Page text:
When you leave Gardiner northbound, even having done it several dozens of times, you're always unprepared for the stunningly beautiful Paradise Valley that awaits you. The first time Monik passed through here, she broke down in tears. It has that effect on anyone and everyone and it really is deserving of its name, like no other place. Rt. 89 hugs the banks of the Yellowstone River as it winds northbound toward Livingston. For nearly 60 miles, you are greeted by the ever shifting beauty of the Absaroka Mountains as they tumble into the rolling valley of the great river. We've talked so often of moving out there, if not for the brutal winters. It wouldn't surprise me to see us retire out here in 20 years, into a humble cabin with little but our dogs and our cars to keep us company. Sadly, the prices are rising beyond recognition, due to the influx of west coast expats and summer retreats, but we still take any opportunity we can to daydream.

Paradise Valley, coated with September snow

Paradise Valley, coated with September snow

The wind hadn't let up, but the clouds were breaking to let the sky illuminate the snow frosted pines of the Absarokas as we hurled up Rt. 89 toward Chico. We were all tired and cold, but no less excited to see the land unfold in front of our eyes as we crossed the river into Chico and on toward Pray, where we would call home for the next week. Two hours later than we expected, we turned onto a humble dirt road toward a distant porch light, sitting proudly amongst a low field of wildflowers. If the odometer hadn't told us, the fading light served as a reminder of just how happy we were to be out of the Jeep and into the warmth of a beautiful house, where we could watch the sun turn in for the night and get ready for our week exploring Yellowstone.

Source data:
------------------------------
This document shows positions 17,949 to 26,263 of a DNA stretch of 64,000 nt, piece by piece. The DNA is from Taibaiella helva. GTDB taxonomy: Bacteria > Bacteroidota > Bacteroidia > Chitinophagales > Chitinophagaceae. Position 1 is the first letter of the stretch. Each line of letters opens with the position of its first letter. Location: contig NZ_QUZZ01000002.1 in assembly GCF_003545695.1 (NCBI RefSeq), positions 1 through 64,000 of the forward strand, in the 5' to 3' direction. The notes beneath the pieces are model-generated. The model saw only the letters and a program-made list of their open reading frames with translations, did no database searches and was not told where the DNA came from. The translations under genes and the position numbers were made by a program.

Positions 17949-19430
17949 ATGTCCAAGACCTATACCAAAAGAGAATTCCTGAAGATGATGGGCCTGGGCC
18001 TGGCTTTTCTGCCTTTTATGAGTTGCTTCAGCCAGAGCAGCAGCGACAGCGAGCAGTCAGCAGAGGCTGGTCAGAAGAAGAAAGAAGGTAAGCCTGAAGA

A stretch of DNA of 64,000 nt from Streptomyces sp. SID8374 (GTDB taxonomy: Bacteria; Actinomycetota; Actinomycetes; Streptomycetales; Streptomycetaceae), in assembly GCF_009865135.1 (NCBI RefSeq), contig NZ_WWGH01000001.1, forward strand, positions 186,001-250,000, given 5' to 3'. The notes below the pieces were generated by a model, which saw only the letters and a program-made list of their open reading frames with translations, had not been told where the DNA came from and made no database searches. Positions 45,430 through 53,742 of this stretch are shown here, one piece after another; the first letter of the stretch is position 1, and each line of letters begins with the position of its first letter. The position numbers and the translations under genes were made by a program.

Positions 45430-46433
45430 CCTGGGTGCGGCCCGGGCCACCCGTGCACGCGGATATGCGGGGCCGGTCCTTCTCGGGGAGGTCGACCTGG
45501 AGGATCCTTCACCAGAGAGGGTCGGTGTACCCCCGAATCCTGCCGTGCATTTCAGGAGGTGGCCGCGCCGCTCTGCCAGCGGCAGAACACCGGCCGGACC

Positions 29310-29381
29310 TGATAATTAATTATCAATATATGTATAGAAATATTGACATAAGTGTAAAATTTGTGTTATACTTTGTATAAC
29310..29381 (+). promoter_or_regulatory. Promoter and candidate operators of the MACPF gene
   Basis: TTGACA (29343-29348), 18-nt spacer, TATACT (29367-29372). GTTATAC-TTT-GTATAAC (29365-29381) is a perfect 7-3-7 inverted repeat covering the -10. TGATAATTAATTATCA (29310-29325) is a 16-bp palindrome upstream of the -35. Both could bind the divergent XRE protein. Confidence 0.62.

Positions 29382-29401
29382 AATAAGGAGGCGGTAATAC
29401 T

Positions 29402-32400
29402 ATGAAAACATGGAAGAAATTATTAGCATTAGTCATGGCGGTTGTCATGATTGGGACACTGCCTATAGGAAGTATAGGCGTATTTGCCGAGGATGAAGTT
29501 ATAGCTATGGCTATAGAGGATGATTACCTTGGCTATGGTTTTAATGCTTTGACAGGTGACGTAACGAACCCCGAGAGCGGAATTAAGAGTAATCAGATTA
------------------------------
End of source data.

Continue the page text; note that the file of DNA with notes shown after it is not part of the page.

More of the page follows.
Monik & Tickles, watching the Paradise Valley light fade

Monik & Tickles, watching the Paradise Valley light fade

(select photos by Monik Geisel / www.monikgeisel.com)

Next In Part Four: Yellowstone, For Lovers

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Comments (2)

  • Great story, Yellowstone in the winter is amazing, if you have an opportunity it is worth it. We moved to Montana from Ohio a few years ago and access to Yellowstone and Glacier allows for off season trips that never fail to amaze. Our first winter Yellowstone trip ended with a drive through paradise valley in a whiteout. It is one of the few times in my life that I pulled over because I was scared to drive, then started driving because I was scarred to stop moving through.

      9 months ago
  • Oh man, that sounds amazing!! Yeah we’ve always wanted to do it on the winter, but the cold is terrifying, ha!

      9 months ago